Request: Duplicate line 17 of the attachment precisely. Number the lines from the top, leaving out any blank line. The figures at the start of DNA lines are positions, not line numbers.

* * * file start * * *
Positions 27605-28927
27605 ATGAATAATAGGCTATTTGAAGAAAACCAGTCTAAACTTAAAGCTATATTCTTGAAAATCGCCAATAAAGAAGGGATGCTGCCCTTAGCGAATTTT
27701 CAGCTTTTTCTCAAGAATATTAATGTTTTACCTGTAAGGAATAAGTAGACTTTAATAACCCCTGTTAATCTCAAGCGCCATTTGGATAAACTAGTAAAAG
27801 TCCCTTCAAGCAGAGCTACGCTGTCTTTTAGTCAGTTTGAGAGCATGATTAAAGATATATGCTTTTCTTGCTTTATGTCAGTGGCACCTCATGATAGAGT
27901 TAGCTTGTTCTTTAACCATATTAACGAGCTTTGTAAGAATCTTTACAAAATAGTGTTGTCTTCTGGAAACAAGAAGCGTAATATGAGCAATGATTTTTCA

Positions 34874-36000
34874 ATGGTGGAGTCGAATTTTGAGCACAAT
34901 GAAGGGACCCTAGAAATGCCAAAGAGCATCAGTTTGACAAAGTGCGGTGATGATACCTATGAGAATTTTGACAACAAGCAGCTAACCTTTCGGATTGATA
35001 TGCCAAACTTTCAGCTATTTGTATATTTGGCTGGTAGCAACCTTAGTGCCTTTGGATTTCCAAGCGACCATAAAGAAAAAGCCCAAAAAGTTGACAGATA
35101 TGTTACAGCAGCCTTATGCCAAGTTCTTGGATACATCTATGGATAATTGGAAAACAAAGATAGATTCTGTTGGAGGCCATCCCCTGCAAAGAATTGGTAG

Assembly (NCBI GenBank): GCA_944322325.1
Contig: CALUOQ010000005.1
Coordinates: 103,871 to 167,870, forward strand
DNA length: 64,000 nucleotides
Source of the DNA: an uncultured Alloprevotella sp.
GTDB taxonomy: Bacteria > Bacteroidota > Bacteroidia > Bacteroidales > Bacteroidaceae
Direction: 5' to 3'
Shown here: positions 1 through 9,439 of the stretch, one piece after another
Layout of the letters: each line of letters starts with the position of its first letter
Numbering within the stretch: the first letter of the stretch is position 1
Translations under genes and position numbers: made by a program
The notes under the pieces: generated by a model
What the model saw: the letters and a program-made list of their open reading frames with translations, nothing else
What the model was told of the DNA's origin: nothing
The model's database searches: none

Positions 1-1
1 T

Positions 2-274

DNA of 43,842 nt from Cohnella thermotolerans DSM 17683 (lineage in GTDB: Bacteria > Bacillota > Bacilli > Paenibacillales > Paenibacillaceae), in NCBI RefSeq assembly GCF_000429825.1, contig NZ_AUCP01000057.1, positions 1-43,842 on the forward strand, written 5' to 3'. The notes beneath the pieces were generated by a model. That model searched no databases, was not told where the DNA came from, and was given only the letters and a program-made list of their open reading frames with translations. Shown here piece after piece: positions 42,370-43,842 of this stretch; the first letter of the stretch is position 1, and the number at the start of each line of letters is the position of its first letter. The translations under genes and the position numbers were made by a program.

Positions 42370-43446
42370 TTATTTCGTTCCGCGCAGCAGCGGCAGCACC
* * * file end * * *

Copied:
Direction: 5' to 3'